First Man: and the future…

Over the weekend I was away teaching in Savannah, so on Saturday night I went to the local cinema to see the new moon landing film First Man.  Last night, I took my wife to see it back here in Florida.  While I am not one to do movie reviews, suffice to say that it was a good movie, supposedly pretty close to historically accurate, with good writing, directing and cinematography.  I liked it.

Apollo_11_bootprint
Apollo 11 – First Footprint on the Moon

 

The story follows Neil Armstrong from an X-15 flight in 1961 to his return to earth as the first man to walk on the moon in July of 1969.  Over this time, NASA went through the Mercury, Gemini and finally Apollo programs that eventually got us to the moon.  While Mercury is not mentioned, Gemini and Apollo are central to the film.

I watched John Glenn orbit the earth three times while in the Second Grade.  I was thrilled with the stories of the Gemini missions, docking with the Agena rocket, walking in space, and all the other cool stuff.  I remember when Ed White, Gus Grissom and Roger Chaffee burned to death in their Apollo I capsule on the pad during a test.  And I stayed up late one night to watch Armstrong take one small step.

This movie told the story of my years in grade school.  The Apollo I deaths made quite an impression on me, partially due to the protests, arguments and questions surrounding the space program.  In the movie, archival news footage showed what I saw as a kid – was it really worth it?  Was the money and lives that were expended to get to the moon really worth it?

aldrin on the moonYes, it was.  Which then begs the question – is going to Mars, back to the moon, or wherever else going to be worth it?  Again, yes.

While I won’t detail the scientific advances made by the space program over the past fifty-plus years, this movie made me think about what is going to happen as we pursue science and exploration in space in the next fifty to one hundred years – and beyond.  So what is going to happen?

  • The world is going to have to get away from fossil fuels and will move toward electric technologies.  Also going off the planet will require electricity in the form of fuel cells, batteries and solar electric conversion.  These advances driven by space exploration will bleed back to Earth, helping to develop these technologies and get us away from dinosaur juice.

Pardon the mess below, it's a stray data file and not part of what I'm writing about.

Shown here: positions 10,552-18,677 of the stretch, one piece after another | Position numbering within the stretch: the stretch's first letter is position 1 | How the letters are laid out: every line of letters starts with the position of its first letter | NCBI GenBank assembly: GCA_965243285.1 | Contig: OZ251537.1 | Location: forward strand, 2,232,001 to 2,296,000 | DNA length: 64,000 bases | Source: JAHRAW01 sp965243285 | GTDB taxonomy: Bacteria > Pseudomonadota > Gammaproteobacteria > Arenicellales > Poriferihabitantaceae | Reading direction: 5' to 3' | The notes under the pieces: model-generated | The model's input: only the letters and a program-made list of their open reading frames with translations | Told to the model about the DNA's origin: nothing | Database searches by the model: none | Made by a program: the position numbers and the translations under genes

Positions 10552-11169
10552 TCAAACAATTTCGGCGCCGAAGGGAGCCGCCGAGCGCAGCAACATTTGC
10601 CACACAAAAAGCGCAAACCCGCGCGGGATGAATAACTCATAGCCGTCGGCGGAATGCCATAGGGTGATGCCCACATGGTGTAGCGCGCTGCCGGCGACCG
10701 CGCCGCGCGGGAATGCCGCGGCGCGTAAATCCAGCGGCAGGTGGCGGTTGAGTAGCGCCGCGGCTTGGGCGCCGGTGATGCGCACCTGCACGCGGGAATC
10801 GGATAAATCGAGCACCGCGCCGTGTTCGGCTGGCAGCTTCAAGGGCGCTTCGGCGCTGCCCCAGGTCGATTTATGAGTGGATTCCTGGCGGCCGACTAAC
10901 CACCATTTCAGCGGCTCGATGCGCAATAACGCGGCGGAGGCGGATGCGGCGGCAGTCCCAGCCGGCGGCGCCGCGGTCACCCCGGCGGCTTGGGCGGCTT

• One of the biggest problems with interplanetary space travel is radiation.  The earth shields us from harmful rays from the sun by an electromagnetic field that extends out past the orbit of the moon – going to the moon is easy, going farther out is troublesome.  Going to Mars means that we need to develop technologies that will shield humans from these harmful rays.  These technologies could also supplement shielding on earth to help grow food, combat atmospheric change, and who knows what else.
  • Interplanetary space travel will have to be an international project.  That means that we will need to learn how to work together to advance science and exploration.  It’s a good idea.
  • An increase in the distance and complexity of space travel will require a whole lot of smart people,  Science, technology, math, chemistry, physics, human factors, medicine and other fields of endeavor are important to space travel, and we as a society will need develop the smart minds to make all this happen.  Since these minds are required to make the advances we need to solve these problems, they will have to happen.

So space travel is important to the human race and to the earth.  While we may never know the specific and individual advances that bleed back to us on the home world, know that meeting the challenges of space travel will help us all.

At least I hope so.  And after seeing First Man, I hope that Ed White and Neil Armstrong would have felt the same way.

EdwardWhite
Edward White, died 1967 in launch pad fire in Apollo 1 along with Gus Grissom and Roger Chaffee.  RIP.

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